Omnitracs' Road Ahead blog

AI, machine learning, and more efficient routing

Phil Friedman
Product Manager

Since the early 1800s, business people and mathematicians have been trying to solve the “Traveling Salesman Problem.” Simply put, the “TSP” asks the question: Given a list of cities and the distances between each pair of cities, what is the shortest possible route that visits each city and returns to the origin city?

Initially, the question had more to do with ordering the route of a merchant who wanted to take a wagon of goods to a series of isolated towns and villages. Today, manufacturers, retailers, and, most importantly, fleet managers, are still asking that question — typically many times a day.

And now, thanks to computers, artificial intelligence (AI), and machine learning, the traveling salesman question actually has answers for these fleets. 

Solving the traveling salesman problem

More and more of those companies are looking to utilize sophisticated tools that leverage Artificial Intelligence (AI), like Omnitracs Roadnet Anywhere, to get the best possible answer to what, in its most basic form, is the very same problem. How do we schedule a truck to make a series of delivery stops in a day, or over several days, using the most efficient and least costly route possible, while meeting all customer commitments along the way?

To do that even just 40 years ago, a company would have needed to employ a small army of mathematicians who also had years of logistics planning and actual truck driving experience. Thanks to the ability to use sophisticated algorithms embedded in the heart of Roadnet’s   systems, companies ranging from the very largest, all the way down to companies with a few routes a day, can take advantage of some of the most sophisticated and successful   decision-making software available anywhere in the world.

Reducing the time, fuel, and human labor consumed to get products from the factory or warehouse to retailers’ shelves (or, increasingly, to consumers’ doorsteps) is now critical to selling and profiting from all sorts of goods. So, as a result, trucking and the broader logistics industry have had to become extraordinarily sophisticated. And that need for sophistication is increasing every year.

Omnitracs Roadnet Anywhere is a perfect example of that rapid evolution. The so-called “Big Data” revolution of the last 20 years has taught us the value of the data created every minute in the transportation and logistics business. But the problem with collecting lots and lots of data on individual trucks has always been finding the discernable patterns hidden within that mountain of data and using it to make smart decisions that will save time and money and make everyone involved happy — from the customer to the driver, and from the manufacturer to the CFO of the company making deliveries.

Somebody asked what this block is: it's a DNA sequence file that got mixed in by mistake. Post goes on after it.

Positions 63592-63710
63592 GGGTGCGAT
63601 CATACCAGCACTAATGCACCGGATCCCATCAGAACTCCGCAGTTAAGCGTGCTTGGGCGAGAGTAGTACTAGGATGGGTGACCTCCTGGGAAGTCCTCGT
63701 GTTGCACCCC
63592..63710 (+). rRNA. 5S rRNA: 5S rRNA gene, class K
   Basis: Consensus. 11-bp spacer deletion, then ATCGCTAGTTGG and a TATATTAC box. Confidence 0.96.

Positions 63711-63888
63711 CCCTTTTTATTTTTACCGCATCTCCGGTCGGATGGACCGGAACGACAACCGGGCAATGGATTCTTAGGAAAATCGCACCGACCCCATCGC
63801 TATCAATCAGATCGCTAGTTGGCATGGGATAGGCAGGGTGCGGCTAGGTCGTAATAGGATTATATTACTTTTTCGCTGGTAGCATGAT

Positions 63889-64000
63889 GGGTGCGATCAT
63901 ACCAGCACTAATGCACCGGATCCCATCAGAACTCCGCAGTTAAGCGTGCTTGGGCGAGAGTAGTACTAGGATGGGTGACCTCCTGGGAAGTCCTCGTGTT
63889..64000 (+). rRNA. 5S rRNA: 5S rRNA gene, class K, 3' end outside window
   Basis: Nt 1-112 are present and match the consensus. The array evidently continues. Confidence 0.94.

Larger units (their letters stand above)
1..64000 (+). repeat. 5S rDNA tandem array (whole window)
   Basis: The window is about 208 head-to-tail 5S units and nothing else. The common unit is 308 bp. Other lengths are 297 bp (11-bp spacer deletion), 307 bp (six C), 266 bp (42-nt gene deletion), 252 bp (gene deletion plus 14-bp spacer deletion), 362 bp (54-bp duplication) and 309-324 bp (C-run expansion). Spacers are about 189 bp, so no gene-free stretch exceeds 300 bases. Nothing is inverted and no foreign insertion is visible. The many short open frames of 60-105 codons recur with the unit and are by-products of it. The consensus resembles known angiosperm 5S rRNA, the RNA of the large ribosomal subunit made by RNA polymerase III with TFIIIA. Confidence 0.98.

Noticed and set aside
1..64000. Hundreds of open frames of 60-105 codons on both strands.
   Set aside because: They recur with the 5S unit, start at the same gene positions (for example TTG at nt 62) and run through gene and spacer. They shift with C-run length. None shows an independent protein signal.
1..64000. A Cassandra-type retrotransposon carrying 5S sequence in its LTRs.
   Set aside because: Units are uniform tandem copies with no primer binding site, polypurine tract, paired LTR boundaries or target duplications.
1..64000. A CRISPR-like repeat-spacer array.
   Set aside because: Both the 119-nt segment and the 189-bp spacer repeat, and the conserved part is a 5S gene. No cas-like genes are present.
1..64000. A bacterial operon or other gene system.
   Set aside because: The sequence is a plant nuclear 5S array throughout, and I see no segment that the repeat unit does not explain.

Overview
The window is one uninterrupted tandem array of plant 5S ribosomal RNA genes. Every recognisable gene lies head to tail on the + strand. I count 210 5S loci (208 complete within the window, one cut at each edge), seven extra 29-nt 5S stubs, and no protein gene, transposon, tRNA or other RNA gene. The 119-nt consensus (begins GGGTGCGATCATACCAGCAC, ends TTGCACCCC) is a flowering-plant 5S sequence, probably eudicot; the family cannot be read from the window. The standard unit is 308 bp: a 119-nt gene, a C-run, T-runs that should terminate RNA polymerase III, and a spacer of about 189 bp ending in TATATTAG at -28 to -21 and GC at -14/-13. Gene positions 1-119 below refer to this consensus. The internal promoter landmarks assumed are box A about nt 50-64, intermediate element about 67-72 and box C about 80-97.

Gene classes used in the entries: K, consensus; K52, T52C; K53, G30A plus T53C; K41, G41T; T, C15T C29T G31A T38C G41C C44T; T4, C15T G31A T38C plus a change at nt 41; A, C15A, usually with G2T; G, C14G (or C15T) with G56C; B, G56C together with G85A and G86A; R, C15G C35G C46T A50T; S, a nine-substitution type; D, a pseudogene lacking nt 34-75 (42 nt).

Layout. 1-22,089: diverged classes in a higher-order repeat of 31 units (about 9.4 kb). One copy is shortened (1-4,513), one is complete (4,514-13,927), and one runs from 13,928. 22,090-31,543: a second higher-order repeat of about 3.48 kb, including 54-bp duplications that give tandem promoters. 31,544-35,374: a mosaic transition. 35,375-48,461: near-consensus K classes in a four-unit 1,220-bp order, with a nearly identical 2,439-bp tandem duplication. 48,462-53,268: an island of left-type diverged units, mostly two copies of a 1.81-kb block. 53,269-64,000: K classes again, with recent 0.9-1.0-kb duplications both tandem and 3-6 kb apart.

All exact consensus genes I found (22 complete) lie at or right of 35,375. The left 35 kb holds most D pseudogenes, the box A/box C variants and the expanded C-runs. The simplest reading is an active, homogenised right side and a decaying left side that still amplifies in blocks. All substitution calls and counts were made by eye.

Combining data with AI to maximize routing

The key to capitalizing on all that data is gaining the ability to analyze it quickly and clearly in order to come up with both strategic and tactical decisions on how best to move those goods to market. To do that, Omnitracs has bought deeply into the idea of artificial intelligence. 

AI, as it’s more commonly known, uses advanced software loaded up with sophisticated algorithms to solve variations of the Traveling Salesman Problem. Beyond that, Omnitracs Roadnet Anywhere’s features and tools are increasingly using “machine learning” techniques that, in effect, allow those software tools to analyze historical data and provide recommended changes. 

That is, as the software rakes in more and more data every day, including results from previous days’ actual delivery performance, it is able to analyze, as well as adapt, to make ever-better, more specifically optimized decisions for each vehicle and each route. This minimizes the needs for a person to step in and adjust the program in order to make it better than it was the day before, as the programs are capable of taking in new data and adjusting their predictions and decision-making based on new data and experience.

The end result is a route that gets a truck carrying a maximum load to all the destinations it needs to visit, and then back home in the least amount of time, and in the most efficient way possible. That’s guaranteed to please not only the manufacturers, retailers, and consumers who are the customers, but also the drivers, managers, accountants, big bosses, and even shareholders of the companies that employ such AI/machine learning-enabled systems.